The bill makes it a misdemeanor to “maintain living quarters on publicly owned property that is not designated or permitted for residential use.” It outlaws any “use or assembly upon publicly owned property” that’s deemed to “pose a health hazard or threat to the safety or welfare of another person using, assembling upon, or employed to work upon that property.” It authorizes police to remove violators and makes them liable for any property damage.
Occupy Nashville attorney David Briley called the bill “a ham-handed attempt” to oust the demonstrators. The first ham-handed attempt didn’t work too well, you’ll recall, and Briley tells Pith he doesn’t think this one will either.
It would run into the same constitutional problems as the state’s much-ridiculed curfew in that it obviously targets the protesters and aims to stifle free speech on the plaza—a forum created for public assemblies.
“Can they pass this? They can try and might well do it,” Briley says. “I’m not sure that it would deal with the constitutional problems that the state already has. To me, it’s definitely subject to the same First Amendment analysis. It seems retaliatory. I don’t see any other reason to do it.”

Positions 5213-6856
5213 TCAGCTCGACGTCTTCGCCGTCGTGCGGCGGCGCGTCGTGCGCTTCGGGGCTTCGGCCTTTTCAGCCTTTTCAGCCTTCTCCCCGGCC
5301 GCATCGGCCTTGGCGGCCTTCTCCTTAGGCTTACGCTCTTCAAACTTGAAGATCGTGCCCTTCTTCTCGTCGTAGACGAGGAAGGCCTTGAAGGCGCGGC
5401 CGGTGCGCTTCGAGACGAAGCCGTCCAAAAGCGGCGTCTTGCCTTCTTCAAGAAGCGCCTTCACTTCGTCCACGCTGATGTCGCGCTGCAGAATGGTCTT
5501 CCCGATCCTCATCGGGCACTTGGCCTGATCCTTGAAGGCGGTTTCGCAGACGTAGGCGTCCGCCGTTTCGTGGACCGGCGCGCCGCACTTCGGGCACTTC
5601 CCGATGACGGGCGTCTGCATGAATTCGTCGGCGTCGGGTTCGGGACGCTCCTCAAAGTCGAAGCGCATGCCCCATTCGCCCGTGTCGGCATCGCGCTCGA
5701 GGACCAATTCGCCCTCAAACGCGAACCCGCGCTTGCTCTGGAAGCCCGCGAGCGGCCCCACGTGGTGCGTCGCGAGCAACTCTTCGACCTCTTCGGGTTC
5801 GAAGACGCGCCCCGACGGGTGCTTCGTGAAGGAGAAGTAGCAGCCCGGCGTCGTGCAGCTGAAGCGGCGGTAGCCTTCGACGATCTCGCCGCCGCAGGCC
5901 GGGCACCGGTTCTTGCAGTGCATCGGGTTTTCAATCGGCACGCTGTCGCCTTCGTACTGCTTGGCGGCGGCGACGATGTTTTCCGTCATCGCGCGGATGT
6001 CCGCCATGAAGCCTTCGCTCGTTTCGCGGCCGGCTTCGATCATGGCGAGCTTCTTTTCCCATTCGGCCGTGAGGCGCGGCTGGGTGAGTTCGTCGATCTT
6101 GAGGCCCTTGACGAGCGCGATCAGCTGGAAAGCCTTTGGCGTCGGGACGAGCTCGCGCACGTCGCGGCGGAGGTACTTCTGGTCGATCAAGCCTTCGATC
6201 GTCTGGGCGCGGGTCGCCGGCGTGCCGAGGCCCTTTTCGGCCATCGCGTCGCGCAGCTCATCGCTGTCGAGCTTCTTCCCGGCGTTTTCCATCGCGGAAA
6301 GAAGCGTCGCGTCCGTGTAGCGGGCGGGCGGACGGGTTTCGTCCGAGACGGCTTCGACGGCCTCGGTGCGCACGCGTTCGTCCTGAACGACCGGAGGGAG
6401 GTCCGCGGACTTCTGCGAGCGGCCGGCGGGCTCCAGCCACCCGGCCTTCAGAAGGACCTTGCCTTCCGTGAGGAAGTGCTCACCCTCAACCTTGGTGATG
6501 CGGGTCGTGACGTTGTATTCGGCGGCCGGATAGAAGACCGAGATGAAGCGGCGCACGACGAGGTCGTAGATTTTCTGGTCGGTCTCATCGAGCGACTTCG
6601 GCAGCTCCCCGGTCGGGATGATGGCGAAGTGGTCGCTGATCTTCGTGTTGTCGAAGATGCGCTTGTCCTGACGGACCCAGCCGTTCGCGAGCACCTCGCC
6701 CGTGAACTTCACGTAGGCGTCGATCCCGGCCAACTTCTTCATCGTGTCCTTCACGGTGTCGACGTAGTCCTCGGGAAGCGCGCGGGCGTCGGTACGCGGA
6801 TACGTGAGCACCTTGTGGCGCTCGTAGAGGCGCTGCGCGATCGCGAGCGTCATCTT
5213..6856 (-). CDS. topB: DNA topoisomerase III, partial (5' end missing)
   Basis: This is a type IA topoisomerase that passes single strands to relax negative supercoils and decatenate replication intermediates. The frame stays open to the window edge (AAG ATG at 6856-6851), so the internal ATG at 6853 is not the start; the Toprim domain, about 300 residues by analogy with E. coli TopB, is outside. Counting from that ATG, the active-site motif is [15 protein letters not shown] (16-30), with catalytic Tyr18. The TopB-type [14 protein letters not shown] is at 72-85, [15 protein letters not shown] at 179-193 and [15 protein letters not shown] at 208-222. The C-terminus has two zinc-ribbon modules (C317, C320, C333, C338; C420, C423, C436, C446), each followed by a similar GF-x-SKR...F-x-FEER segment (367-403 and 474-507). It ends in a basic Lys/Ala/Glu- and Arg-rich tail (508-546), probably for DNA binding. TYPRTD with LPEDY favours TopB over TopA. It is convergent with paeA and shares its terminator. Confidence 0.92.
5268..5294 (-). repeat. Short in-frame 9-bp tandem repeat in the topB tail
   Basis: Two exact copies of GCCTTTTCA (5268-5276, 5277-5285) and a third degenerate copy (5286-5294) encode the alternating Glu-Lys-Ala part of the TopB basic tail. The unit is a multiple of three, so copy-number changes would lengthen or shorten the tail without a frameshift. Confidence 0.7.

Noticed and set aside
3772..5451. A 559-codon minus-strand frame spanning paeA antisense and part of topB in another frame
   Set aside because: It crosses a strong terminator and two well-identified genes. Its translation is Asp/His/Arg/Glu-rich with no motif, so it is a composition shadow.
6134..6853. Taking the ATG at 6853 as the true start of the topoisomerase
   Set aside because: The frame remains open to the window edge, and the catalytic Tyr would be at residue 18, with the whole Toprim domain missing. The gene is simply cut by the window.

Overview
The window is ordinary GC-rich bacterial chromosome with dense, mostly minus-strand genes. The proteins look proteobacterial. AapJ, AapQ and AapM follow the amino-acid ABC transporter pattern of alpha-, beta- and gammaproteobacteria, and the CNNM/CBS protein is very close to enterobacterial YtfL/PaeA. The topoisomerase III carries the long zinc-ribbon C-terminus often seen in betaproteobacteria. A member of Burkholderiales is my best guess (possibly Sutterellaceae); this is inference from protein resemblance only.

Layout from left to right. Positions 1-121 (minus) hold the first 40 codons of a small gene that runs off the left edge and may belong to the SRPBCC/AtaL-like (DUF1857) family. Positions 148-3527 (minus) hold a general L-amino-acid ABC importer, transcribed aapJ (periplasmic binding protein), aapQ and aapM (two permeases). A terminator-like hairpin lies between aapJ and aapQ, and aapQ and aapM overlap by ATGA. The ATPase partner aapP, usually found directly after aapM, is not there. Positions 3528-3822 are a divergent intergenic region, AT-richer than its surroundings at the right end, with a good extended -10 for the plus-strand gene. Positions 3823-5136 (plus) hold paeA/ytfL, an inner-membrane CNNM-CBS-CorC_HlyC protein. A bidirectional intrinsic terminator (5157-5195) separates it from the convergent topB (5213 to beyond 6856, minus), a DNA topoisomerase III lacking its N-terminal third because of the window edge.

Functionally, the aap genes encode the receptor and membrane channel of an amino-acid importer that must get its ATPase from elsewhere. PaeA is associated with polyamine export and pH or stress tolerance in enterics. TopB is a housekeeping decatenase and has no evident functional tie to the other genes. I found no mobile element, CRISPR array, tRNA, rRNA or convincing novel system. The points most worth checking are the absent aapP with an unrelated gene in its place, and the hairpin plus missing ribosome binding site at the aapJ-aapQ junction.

Gov. Haslam used public-health and indecency complaints from state legislators and workers as justification for arresting protesters in October. U.S. District Judge Aleta Trauger stopped the arrests with her injunction after declaring the governor’s crackdown—based on the hurriedly imposed curfew—was clearly an unconstitutional restraint of free speech.
Since then, the governor has said he wants to follow state law and hold public hearings about new regulations for use of the plaza. The state hopes these new regulations, which have yet to be proposed, will eventually become grounds for Trauger to lift her injunction. Haslam has said he would oppose any attempt by the legislature to pass an eviction law in the meantime.